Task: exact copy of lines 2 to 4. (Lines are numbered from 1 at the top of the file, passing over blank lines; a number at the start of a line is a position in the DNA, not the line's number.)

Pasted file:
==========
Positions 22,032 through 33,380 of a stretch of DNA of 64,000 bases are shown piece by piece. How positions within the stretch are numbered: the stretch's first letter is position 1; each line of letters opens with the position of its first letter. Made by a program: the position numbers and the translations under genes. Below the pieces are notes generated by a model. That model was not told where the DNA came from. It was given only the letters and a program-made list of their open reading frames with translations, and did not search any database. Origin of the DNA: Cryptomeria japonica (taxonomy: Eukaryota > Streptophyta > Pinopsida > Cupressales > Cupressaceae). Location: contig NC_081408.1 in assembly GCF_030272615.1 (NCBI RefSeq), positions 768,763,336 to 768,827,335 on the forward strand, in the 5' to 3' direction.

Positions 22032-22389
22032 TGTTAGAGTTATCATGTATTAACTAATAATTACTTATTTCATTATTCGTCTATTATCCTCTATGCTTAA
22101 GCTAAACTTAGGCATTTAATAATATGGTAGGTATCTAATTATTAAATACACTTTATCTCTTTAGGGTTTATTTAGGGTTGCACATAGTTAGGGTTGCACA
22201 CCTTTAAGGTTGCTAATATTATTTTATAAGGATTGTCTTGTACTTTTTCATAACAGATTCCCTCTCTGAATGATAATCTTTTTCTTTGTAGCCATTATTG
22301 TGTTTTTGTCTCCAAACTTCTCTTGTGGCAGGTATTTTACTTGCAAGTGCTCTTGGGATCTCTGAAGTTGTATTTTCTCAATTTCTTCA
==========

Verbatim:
Positions 22032-22389
22032 TGTTAGAGTTATCATGTATTAACTAATAATTACTTATTTCATTATTCGTCTATTATCCTCTATGCTTAA
22101 GCTAAACTTAGGCATTTAATAATATGGTAGGTATCTAATTATTAAATACACTTTATCTCTTTAGGGTTTATTTAGGGTTGCACATAGTTAGGGTTGCACA